Paris’ allure puts it fairly high on many people’s travel wish list, and there are considerable savings to be made if you visit the City of Light when you’re 25 or under, or if you’re a student.
Though you won’t save money on your airfare, hotel, or food just for being youthful (though you might find these tips for saving money when booking a holiday useful), you can save a good chunk of money on things to do. Unlike here in the UK (not sure what it’s like elsewhere), the French give students and those 25 or under considerable discounts on admission or travel, or completely free access to some attractions.
If you meet either of those criteria, make sure you keep your student card or some form of identification that has your age and nationality on it to hand, because you’ll be using it a lot. (The reason you might need something showing nationality is that some free admissions are only for those who live in countries that are part of the EU.)
Some students choose to travel during their normal study term, and often enlist the help of an online research paper writer to help research their papers in advance. This frees up their time to travel, while coming back to a great set of research – allowing them to jump straight into the writing process.
There are no savings to be made on the Metro or the RER, but both of them are cheap enough anyway. However, if you need to travel out of the city / across Europe, you can save money on the TGV if you’re under 26.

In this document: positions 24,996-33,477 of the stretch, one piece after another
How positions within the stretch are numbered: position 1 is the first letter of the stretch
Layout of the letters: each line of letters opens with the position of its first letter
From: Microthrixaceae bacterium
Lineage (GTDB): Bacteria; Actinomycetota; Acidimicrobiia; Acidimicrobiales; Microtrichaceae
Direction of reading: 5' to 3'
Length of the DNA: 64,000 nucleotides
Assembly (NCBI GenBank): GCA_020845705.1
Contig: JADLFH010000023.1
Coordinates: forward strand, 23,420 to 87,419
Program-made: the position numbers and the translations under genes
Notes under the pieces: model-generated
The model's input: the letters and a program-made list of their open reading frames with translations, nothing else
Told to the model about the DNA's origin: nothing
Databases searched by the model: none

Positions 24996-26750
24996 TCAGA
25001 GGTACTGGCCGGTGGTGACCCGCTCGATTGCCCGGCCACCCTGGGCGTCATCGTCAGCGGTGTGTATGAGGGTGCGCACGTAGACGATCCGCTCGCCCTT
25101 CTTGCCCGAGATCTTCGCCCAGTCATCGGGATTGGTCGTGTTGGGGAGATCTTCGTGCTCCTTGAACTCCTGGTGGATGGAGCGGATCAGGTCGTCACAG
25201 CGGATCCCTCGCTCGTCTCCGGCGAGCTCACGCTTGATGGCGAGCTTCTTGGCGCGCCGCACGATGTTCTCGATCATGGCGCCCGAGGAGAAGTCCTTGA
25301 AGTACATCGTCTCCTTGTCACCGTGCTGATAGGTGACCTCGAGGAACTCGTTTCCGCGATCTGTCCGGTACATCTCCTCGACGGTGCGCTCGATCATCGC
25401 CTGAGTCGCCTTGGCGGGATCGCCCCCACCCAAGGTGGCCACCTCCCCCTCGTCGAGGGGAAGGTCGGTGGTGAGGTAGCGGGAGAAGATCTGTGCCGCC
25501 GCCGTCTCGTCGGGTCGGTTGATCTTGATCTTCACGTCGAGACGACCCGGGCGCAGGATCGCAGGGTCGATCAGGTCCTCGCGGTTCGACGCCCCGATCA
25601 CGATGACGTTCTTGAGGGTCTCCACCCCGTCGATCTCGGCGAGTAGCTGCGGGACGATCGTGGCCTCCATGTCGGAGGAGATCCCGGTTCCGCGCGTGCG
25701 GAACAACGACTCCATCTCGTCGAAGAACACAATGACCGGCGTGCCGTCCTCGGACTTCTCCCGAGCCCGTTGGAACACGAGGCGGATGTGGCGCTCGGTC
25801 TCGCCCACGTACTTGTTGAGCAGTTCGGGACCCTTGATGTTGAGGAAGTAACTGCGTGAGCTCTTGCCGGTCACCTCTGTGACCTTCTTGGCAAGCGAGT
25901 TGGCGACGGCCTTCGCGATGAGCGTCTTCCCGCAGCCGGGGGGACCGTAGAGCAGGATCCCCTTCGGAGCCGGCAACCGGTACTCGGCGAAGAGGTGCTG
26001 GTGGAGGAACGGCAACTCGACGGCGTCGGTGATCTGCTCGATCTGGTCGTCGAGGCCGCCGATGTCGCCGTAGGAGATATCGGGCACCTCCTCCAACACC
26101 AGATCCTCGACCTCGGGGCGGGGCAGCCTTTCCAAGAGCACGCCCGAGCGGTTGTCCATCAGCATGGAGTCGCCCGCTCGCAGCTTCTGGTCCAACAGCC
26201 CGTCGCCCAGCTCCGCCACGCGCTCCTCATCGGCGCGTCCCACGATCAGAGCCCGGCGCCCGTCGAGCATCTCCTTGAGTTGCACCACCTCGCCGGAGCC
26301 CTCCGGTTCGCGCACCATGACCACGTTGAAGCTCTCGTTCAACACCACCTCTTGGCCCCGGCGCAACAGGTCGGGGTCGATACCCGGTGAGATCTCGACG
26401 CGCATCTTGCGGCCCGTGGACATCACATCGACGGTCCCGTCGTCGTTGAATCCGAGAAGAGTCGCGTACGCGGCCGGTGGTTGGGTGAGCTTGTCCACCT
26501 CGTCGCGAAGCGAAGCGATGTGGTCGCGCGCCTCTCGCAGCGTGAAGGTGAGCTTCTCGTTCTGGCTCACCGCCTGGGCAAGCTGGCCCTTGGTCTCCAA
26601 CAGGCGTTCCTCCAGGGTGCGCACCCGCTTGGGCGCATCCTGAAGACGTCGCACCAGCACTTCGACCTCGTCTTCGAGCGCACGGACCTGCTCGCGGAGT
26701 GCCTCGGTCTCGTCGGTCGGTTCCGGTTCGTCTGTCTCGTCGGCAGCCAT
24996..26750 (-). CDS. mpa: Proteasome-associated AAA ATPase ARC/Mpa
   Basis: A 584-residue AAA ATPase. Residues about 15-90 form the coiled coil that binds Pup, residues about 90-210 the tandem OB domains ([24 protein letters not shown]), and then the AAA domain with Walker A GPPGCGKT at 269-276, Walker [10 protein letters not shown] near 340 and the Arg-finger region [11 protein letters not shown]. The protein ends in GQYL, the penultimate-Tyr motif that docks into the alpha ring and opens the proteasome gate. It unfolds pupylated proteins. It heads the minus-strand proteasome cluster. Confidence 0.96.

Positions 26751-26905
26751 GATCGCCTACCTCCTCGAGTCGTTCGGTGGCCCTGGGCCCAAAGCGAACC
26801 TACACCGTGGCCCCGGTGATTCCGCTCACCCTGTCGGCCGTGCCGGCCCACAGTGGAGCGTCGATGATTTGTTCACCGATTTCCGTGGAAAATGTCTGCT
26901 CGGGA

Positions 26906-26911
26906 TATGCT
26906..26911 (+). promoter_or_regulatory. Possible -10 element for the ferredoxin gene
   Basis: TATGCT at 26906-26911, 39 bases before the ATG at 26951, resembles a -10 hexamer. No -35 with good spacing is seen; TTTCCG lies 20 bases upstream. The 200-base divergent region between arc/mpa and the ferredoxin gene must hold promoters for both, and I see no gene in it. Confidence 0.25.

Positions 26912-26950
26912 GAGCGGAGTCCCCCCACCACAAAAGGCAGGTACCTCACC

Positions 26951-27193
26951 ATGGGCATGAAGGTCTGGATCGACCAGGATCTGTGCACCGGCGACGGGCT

If you want to navigate the city by water, the Batobus is a great way to get around and see the city at the same time, plus savings can be made if you’re a student.
Discounts on / free admission
Admission to attractions / museums is where you’re going to be able to save the most money. On average, full price admission to museums is probably roughly the same price, or slightly cheaper than here in the UK. But, if you’re a student / youthful you can save a few euros or even get through the turnstiles without handing over a single cent.
This is by no means an extensive list, but here are some of the main attractions you can make savings at:
- Eiffel Tower: reduced rate if you’re 24 or under.
- Tour Montparnasse: reduced rate for students and those 20 or under.
- Pantheon: free if you’re under 26-years-old and live in the EU.
- Louvre: free for under 18s, and those 25 and under who live in the EU.
- Arc de Triomphe: discount for students and those 25 and under. Free if you’re 17 and under.
- Notre Dame tower: free for those 25 and under living in the EU, and student discount available.
- Musee d’Orsay: free if you are 25 and under living in an EU state, or reduced rates for under 25s who are citizens of non-EU countries.
- Catacombs: free if you’re 17 or under, reduced rate for 18 – 25 year olds.
What if I’m not a student / or am over 26?
All is not lost! Some attractions may have free admission on certain days of the week / month for everyone. For example, Musee d’Orsay is free on the first Sunday of the month.
On top of that, there are some attractions that are always free such as Sacre-Coeur or Notre Dame (note that the tower or crypts are not free), and there are lots of free things you can do in Paris such as explore the gardens or eat crepes by the Seine.
Additionally, the Paris Pass, or the Paris Museum Pass may be something that’s worth while if you plan to visit a lot of attractions during your stay, but that’s something you’ll need to weigh up by comparing prices of the pass and what you get for it, with the prices you’d be paying for admission.
A trip to Paris doesn’t need to be expensive, and a little bit of planning can help you save.
As I mentioned above, if you’re booking a trip to Paris, here are a few tips to help you save on your booking.
Have you visited / would you like to visit Paris?